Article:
SAVMA develops toolkit for students to use with administrators, college leaders
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Almost a fifth of veterinary graduates in 2018 accrued a quarter-million dollars' worth of educational debt or more. That doesn't include any debt they may have accumulated during their undergraduate studies.
Overall, mean educational debt accumulated during veterinary school was $152,358 for all respondents of the AVMA Senior Survey in 2018, which includes those without debt. Mean educational debt among the 82.7% of respondents who had debt was $183,014 in 2018, an increase of 9.8%, compared with $166,714 for 2017 graduates who had debt. Notably, the percentage of respondents who reported educational debt greater than or equal to $250,000 increased from approximately 13% in 2017 to nearly 19% in 2018. This increase was attributable in part to the inclusion of two new veterinary colleges—Lincoln Memorial University in Harrogate, Tennessee, and Midwestern University in Glendale, Arizona—where students had higher-than-average debt compared with graduates from most other U.S. veterinary colleges, according to the survey (J Am Vet Med Assoc 2019;254:1061-1066).
So, it's no wonder veterinary students are interested to know where that money goes.
The Student AVMA House of Delegates first brought up the issue of tuition transparency at its biannual meeting during the 2018 SAVMA Symposium. Student delegates voted to create a Tuition Transparency Task Force charged with gathering information pertaining to tuition and investigating the feasibility of greater transparency. Over the past year, immediate past president Sarah Neuser and SAVMA delegates determined that it would be more beneficial for a toolkit to be created to help delegates start a conversation about tuition with their veterinary colleges' administrators rather than to do a survey.
At the SAVMA HOD meeting Aug. 4-5 in Washington, D.C., during AVMA Convention 2019, delegates received the tuition transparency toolkit.
Tuition transparency is focused on providing information regarding the calculation of tuition and fees and the allocation of funding and having a process in place for providing notification about tuition increases in a timely manner, the toolkit stated.
Also during the meeting, Dr. Andrew Maccabe, CEO of the Association of American Veterinary Medical Colleges, shared the association's tuition infographic, "What's the Story Behind Tuition?" It gives general information on the source of tuition increases at veterinary colleges, who decides how much to charge students, and how that money is spent.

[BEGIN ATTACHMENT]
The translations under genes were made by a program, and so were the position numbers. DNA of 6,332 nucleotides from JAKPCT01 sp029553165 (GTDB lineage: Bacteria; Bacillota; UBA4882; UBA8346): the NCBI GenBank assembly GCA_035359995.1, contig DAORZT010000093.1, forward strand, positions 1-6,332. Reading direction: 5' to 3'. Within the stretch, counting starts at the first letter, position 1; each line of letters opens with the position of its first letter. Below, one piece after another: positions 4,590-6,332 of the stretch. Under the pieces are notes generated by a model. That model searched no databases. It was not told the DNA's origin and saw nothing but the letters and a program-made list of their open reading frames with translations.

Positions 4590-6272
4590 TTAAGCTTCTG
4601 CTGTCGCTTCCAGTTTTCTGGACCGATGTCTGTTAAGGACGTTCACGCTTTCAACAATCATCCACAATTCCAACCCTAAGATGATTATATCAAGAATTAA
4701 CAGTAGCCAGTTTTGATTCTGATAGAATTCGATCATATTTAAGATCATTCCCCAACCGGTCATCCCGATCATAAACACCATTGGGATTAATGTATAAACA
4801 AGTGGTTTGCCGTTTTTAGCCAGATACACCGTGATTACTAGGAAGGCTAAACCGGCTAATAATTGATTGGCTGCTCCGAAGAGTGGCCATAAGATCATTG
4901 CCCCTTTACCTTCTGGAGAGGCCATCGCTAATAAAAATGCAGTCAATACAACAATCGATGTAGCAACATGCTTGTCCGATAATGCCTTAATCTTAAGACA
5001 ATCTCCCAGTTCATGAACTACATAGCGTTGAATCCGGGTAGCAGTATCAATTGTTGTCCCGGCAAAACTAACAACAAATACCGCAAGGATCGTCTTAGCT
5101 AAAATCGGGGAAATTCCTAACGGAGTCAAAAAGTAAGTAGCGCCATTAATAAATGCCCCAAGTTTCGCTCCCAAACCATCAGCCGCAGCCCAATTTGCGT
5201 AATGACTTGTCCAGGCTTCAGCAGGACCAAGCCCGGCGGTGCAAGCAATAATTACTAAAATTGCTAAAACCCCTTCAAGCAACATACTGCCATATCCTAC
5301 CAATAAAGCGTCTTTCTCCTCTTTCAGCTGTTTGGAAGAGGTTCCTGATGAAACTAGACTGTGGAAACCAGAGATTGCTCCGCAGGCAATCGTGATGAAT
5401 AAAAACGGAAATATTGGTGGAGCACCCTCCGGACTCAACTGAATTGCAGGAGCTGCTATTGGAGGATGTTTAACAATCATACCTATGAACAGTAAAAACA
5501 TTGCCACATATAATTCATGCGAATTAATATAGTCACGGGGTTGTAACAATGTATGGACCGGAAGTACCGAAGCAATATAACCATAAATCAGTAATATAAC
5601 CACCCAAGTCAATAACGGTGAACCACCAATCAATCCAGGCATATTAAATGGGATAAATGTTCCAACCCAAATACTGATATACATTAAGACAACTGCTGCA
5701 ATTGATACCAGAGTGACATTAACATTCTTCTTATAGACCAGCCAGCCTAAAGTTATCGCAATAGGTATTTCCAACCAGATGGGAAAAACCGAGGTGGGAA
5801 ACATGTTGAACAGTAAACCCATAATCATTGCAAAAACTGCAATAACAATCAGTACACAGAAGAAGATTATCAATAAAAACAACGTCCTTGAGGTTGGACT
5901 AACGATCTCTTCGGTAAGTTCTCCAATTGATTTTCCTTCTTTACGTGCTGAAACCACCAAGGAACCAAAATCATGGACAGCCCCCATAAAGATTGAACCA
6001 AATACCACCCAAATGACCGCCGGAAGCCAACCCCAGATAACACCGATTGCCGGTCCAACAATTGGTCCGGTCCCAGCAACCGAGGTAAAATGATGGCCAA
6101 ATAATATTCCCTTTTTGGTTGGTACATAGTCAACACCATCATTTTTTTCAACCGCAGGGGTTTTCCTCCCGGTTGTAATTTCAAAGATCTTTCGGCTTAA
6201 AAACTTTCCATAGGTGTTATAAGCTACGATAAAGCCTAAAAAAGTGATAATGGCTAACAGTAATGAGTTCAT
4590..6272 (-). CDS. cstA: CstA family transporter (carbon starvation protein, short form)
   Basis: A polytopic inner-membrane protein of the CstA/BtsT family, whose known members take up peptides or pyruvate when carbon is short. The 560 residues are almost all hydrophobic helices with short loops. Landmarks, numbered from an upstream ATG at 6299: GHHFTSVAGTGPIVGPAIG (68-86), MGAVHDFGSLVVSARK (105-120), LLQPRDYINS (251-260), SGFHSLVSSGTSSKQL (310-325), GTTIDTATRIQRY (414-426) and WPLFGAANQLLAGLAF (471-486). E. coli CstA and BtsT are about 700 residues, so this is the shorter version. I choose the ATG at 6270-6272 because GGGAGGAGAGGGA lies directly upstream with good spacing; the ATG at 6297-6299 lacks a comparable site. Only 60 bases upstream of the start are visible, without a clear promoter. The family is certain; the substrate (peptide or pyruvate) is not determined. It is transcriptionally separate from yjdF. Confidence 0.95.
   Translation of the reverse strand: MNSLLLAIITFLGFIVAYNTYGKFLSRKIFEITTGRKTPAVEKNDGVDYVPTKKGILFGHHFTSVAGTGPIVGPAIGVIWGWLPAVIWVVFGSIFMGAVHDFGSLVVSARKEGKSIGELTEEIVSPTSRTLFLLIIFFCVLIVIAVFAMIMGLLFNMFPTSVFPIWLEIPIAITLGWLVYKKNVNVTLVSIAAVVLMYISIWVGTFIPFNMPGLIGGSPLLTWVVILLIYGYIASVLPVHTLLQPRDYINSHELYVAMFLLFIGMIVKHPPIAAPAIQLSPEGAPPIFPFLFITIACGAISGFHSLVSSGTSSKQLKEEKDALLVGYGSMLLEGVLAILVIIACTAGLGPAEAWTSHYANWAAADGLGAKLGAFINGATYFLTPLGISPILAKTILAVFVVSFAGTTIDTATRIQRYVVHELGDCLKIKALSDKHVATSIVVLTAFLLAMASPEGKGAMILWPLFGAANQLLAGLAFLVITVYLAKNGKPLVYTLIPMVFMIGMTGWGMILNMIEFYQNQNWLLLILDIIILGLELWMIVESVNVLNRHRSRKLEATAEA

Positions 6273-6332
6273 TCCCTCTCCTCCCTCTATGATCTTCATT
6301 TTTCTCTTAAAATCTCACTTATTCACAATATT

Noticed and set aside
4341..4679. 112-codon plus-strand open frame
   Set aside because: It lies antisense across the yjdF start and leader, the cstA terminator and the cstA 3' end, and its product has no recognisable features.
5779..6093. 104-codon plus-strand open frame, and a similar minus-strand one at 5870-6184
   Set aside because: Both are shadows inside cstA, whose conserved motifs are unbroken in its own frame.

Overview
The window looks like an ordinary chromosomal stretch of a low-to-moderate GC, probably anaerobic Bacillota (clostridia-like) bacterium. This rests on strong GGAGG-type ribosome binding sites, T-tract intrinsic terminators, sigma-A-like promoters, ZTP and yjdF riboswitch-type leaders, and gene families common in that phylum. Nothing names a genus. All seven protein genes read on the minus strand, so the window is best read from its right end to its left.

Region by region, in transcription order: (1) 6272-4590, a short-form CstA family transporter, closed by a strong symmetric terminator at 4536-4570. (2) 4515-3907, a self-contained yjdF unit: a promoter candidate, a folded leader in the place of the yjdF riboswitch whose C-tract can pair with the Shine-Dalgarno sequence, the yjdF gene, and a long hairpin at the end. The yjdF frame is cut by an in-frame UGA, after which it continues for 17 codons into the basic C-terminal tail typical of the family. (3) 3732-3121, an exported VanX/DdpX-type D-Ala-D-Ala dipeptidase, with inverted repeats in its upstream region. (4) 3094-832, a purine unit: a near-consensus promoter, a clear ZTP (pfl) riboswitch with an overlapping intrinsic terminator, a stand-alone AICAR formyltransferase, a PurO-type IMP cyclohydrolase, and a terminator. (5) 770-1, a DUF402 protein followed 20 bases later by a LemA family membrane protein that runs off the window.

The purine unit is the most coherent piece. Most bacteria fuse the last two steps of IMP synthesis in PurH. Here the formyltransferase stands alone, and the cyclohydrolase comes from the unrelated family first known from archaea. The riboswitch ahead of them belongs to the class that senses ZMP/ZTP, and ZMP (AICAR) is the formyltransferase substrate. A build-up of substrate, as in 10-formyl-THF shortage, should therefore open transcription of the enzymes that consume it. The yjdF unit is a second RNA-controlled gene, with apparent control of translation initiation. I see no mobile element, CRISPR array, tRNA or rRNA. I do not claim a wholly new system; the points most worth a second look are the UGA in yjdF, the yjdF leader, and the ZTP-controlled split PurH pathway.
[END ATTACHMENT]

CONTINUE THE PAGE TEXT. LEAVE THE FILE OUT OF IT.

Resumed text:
A smooth transition
SAVMA delegates also passed several bylaw and manual changes, primarily for keeping the documents up to date. They also created a new one-year position—immediate past committee member—on each SAVMA House committee. "This person shall serve as a non-voting resource to ensure committee continuity through guidance and advice to avoid duplicative efforts from prior years, allowing their respective committee to serve students in the most effective capacity," according to the recommendation. Marie Bucko, SAVMA president-elect, said in the recommendation background that she had made a commitment to resolving these issues, and this was the result.
"So rather than reinventing the wheel each year as we transition at the conclusion of AVMA Convention ... this individual will bring historical insight to the committee to avoid duplicative efforts or encourage alternative approaches on what may have worked and what did not," the background states.
The SAVMA HOD had a number of speakers, including the following:
Dr. Grace Bransford, AVMA vice president, who is planning to do a virtual town hall meeting in the fall with the University of California-Davis and Lincoln Memorial.
Drs. Meera Chandra and Fred Lehman, participants in the 2018-19 AVMA Fellowship Program, who spoke about the importance of engaging in advocacy back home and reminded students that they have a voice.
Dr. Heather Case of the American Veterinary Medical Foundation's Board of Advisors, who said the Foundation wants to hear from students and is looking to have more service project opportunities for students to take part in.
Dr. John de Jong, AVMA immediate past president, who challenged students to advocate to the general public about the breadth and depth of the veterinary profession.
Students speaking up
Prior to the SAVMA HOD meeting, the AVMA Advocacy in Action event brought together veterinary students and veterinarians to learn about how they can get started in advocacy. Attendees heard from Dr. Ted Yoho, a veterinarian and member of the U.S. House of Representatives; a panel of veterinary advocates talking about starting and building personal and professional advocacy; and a congressional engagement expert.
In addition, the ALL for Students program—with ALL being an acronym for Achieving, Leading, and Learning—announced it had secured funding for the 2019-20 school year and presented the students with a $337,000 check, thanks to the AVMA, AVMA PLIT, and AVMF Life.
For the 2017-18 school year, 37 SAVMA chapters and associate organizations represented in the SAVMA HOD were eligible to receive $8,500 ALL for Students grants. In all, 216 events and programs were held, with over 32,000 total participants. The events must focus on one of four areas: community outreach, leadership, professional development, or well-being. Examples of some of the events held this past year include the International One Health Day Competition at Virginia-Maryland College of Veterinary Medicine, Diversity Week at St. George's University School of Veterinary Medicine, and the Meet a Mentor Research Dinner at the University of Pennsylvania School of Veterinary Medicine.